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The Politics of Pain

ebook

From one of the most perceptive observers of the English today comes a brilliantly insightful, mordantly funny account of their seemingly irrational embrace of nationalism.

England's recent lurch to the right appears to be but one example of the nationalist wave sweeping across the world, yet as acclaimed Irish critic Fintan O'Toole suggests in The Politics of Pain, it is, in reality, a phenomenon rooted in World War II. We must look not to the vagaries of the European Union but, instead, far back to the end of the British empire, if we hope to understand our most fraternal ally—and the royal mess in which the British now find themselves. O'Toole depicts a roiling nation that almost ludicrously dreams of a German invasion, if only to get the blood going, and that erupts in faux outrage over regulations on "prawn-flavored crisps." A sympathetic yet unsparing observer, O'Toole asks: How did a great nation bring itself to the point of such willful self-harm? His answer represents one of the most profound portraits of the English since Sarah Lyall's New York Times bestseller The Anglo Files.


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Publisher: Liveright

Kindle Book

  • Release date: November 5, 2019

OverDrive Read

  • ISBN: 9781631496462
  • Release date: November 5, 2019

EPUB ebook

  • ISBN: 9781631496462
  • File size: 640 KB
  • Release date: November 5, 2019

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Kindle Book
OverDrive Read
EPUB ebook

Languages

English

From one of the most perceptive observers of the English today comes a brilliantly insightful, mordantly funny account of their seemingly irrational embrace of nationalism.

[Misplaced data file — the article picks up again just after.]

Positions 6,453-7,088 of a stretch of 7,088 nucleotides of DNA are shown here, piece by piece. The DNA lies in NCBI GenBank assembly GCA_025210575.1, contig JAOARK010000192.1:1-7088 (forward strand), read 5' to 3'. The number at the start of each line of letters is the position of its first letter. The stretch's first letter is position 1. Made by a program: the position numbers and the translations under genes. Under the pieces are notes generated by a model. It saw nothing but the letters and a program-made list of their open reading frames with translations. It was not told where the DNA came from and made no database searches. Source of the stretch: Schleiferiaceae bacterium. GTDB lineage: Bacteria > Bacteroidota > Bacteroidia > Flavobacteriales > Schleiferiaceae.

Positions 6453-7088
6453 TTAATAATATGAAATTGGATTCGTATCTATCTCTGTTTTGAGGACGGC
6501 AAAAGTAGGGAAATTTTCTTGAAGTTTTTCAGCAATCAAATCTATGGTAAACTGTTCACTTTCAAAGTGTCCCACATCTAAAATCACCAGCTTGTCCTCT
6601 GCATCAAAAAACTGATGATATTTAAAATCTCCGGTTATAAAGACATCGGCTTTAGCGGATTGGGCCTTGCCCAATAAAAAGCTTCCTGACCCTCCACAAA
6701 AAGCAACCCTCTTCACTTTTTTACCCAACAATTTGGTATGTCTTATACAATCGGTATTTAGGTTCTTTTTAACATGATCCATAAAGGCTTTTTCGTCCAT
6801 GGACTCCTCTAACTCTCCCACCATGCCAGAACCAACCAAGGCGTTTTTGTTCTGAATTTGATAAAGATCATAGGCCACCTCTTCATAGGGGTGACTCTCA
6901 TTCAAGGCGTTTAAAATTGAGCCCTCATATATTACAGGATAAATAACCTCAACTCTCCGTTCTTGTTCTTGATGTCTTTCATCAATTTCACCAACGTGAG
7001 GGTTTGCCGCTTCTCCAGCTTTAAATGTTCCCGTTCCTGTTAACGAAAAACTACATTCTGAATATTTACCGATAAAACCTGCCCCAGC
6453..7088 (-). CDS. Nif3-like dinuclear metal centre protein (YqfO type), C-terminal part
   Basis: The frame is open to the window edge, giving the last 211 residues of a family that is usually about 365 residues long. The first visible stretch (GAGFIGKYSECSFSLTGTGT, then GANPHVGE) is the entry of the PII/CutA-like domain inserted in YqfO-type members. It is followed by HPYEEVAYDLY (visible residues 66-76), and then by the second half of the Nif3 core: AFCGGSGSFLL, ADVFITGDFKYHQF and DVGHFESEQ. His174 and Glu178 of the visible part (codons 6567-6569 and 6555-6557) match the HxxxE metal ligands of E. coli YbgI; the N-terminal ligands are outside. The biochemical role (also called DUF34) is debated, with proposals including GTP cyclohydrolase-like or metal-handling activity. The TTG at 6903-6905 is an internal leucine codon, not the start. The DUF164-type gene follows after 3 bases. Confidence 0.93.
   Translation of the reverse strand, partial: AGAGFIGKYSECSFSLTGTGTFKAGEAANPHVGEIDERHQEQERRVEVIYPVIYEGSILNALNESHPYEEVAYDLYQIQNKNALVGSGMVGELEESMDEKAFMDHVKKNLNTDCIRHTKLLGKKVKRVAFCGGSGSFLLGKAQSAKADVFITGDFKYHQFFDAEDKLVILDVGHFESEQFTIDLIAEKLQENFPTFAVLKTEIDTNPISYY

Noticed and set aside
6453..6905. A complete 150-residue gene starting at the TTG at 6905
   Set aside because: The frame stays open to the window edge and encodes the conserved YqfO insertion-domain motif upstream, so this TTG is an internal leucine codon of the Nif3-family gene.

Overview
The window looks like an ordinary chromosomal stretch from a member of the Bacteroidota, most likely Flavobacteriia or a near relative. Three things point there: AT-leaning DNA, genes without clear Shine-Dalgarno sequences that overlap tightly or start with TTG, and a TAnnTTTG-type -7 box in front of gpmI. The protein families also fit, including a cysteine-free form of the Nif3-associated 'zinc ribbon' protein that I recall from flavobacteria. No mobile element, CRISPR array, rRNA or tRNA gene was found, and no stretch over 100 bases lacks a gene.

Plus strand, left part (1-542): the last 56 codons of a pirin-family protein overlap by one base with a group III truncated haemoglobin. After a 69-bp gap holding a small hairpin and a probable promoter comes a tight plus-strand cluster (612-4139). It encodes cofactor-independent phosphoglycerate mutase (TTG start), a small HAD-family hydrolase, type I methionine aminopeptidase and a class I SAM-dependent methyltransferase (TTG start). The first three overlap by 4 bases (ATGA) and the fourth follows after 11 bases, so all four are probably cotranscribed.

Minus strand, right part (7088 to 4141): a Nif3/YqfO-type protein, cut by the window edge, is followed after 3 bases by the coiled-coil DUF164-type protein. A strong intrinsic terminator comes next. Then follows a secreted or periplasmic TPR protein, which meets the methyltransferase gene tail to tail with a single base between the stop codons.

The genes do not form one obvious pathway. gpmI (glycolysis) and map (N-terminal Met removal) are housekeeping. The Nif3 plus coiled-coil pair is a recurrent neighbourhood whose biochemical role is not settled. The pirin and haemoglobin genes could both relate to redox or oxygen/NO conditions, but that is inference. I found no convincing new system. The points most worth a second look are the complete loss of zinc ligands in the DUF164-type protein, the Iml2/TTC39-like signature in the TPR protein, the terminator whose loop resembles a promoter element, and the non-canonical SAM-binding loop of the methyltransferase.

England's recent lurch to the right appears to be but one example of the nationalist wave sweeping across the world, yet as acclaimed Irish critic Fintan O'Toole suggests in The Politics of Pain, it is, in reality, a phenomenon rooted in World War II. We must look not to the vagaries of the European Union but, instead, far back to the end of the British empire, if we hope to understand our most fraternal ally—and the royal mess in which the British now find themselves. O'Toole depicts a roiling nation that almost ludicrously dreams of a German invasion, if only to get the blood going, and that erupts in faux outrage over regulations on "prawn-flavored crisps." A sympathetic yet unsparing observer, O'Toole asks: How did a great nation bring itself to the point of such willful self-harm? His answer represents one of the most profound portraits of the English since Sarah Lyall's New York Times bestseller The Anglo Files.


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